Five Suggestions From A Design A Superhero Costume Game Professional

- Ninja Gaiden 3: Razor's Edge If you have a lot of ties, just eliminate the bottom few until you have your finalists. Maybe you’re just a few clicks away from your new favorite Halloween costume! At the beginning of your costume contest, give your judges a few votes (2-4, depending on the number of judges), and have every hero who receives votes progress to a second round, regardless of how many votes are cast for him. The problem with blind voting is that people will predictably vote all over the place, especially at the beginning of the contest. This will result in more “honest” votes, since people don’t know whom others are voting for. While there’s no contest as to which MMO has the more robust economy, there are still similarities that fit the pay-to-progress comment Mr. Simon Ludgate made in a recent Gamasutra article. A couple of interesting blocks fell into place this week that fit well with a look at how EVE and RoM allow money to circulate through the economies, and how PvP works in conjunction with it.

While it might be targeted at kids, Wizard101’s proven hugely successful among adults as well. It was simply a lazy writing error (decades ago in The Original Series) that led to the use of the term for the ships for two different species, and the devs at STO really needed to keep the confusion level down, especially for players who aren’t as familiar with the Trek universe as others might be. It’s truly a level playing field. Hivemind voting and kingmaking are real problems when it comes to fair treatment of potential candidates. The real problem: Is it really? I’m definitely not going to talk about costume design, but I can discuss how to create a judging and voting system that lends to fairer selection of winners. If you follow these basic steps, your costume contest will run a lot more smoothly; more importantly, it will be a lot more fair. If you choose to vote last, you can sabotage someone else’s win to give someone you like more a guaranteed spot.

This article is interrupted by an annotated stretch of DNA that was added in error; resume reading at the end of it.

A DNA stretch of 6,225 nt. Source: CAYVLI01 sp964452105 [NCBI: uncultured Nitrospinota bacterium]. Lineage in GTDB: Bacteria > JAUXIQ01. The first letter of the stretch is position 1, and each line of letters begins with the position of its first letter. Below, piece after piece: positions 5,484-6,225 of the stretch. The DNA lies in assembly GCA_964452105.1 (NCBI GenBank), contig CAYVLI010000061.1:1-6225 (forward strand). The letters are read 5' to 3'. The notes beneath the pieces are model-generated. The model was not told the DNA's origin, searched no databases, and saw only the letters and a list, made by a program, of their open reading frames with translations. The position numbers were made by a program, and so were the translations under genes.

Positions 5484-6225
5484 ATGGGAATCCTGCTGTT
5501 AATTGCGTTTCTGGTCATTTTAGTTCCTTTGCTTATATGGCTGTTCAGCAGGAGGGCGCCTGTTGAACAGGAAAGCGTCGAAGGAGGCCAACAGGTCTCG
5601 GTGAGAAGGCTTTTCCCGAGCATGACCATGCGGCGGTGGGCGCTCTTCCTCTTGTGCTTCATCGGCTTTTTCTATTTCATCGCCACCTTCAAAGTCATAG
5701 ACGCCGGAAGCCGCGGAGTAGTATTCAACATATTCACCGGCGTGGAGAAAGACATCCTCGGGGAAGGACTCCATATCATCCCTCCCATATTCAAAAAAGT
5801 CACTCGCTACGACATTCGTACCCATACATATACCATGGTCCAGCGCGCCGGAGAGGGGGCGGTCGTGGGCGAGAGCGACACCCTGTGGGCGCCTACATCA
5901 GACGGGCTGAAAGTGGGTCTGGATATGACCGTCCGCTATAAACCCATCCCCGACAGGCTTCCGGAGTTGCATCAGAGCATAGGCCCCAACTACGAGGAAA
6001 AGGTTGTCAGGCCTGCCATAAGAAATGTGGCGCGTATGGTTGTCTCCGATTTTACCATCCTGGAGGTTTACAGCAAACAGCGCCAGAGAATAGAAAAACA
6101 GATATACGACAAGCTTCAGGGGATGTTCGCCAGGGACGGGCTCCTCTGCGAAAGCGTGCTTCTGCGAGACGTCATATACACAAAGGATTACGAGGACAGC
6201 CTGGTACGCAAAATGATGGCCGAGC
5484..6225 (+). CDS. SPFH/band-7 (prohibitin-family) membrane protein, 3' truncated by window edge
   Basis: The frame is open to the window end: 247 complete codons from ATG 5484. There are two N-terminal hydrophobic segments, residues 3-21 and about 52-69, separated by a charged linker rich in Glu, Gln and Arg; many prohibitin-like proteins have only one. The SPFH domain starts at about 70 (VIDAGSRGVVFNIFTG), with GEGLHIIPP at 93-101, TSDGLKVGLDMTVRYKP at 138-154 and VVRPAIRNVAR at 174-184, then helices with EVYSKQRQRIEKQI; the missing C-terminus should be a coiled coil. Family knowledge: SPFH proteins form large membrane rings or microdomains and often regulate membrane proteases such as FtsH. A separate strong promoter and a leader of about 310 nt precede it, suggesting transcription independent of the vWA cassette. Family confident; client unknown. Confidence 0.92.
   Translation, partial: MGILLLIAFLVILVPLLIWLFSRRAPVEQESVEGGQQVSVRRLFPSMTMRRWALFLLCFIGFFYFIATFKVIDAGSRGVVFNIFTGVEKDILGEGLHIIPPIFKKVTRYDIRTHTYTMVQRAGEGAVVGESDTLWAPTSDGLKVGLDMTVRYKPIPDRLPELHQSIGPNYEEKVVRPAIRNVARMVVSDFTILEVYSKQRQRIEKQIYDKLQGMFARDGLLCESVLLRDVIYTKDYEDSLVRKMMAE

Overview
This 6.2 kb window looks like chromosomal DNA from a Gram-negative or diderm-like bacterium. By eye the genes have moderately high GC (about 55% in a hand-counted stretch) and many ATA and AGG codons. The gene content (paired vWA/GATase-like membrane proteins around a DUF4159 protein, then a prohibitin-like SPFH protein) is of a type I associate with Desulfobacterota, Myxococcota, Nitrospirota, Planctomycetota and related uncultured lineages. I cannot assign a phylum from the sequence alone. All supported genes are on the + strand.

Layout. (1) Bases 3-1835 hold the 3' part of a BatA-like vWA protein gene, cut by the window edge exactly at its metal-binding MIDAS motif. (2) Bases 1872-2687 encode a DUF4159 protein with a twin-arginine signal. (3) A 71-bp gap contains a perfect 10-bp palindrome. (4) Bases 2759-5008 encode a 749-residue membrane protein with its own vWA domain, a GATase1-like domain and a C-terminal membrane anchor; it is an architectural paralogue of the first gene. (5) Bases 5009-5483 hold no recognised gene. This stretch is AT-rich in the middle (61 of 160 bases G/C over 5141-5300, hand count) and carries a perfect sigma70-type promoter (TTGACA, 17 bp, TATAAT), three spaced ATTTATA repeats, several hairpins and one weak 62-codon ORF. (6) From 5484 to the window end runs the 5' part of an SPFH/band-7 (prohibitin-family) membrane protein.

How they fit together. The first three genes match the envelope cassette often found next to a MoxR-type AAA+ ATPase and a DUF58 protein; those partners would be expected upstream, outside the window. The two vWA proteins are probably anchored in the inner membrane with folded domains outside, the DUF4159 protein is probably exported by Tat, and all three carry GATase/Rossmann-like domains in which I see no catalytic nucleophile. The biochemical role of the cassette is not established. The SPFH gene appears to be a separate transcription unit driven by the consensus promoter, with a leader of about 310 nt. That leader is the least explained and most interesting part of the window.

It refers to a player stuck in a losing situation who has the ability to cripple another player at the expense of all of his or her win potential. Obviously, this situation is incredibly bad for people who deserve to win. Probably the most difficult situation comes when one judge says, “I like this person’s costume.” This may be fine when nothing is on the line, but when you have a panel of judges, influencing them to think your way is bad. The way to remove it is to have someone honest (ideally the person funding the contest) function as a vote keeper. In fact, voting methods that completely remove it are ideal. This virtually eliminates bandwagon voting based on favoritism. If judges communicate too much about what they like, bias and favoritism hits fast. How much does it cost to stay competitive in RoM? Obviously a lot of people will stay to see the winners, and that’s fine, but it keeps you from wasting a lot of people’s time if they don’t want to stay.

Then again, I didn’t honestly think that the first one would see its way to release, so my ability to accurately gauge these things is rather suspect. Set your jump-point past the break to see. Literally. It’s not really a thematic set for Tankers, though, since you’re essentially going full-on offense. Next, hold another voting round and eliminate all but the top five or so, giving your judges the same number of votes or slightly smaller. This way, judges can’t be influenced by the opinions of other judges and can pick the choices that stand out best in their own minds. Costume contests have judges precisely because they are a group of varied opinions. The idea behind kingmaking in a costume contest is that the person you want to win has no chance, and someone whose costume you don’t like is winning the contest. We just want it to be fair.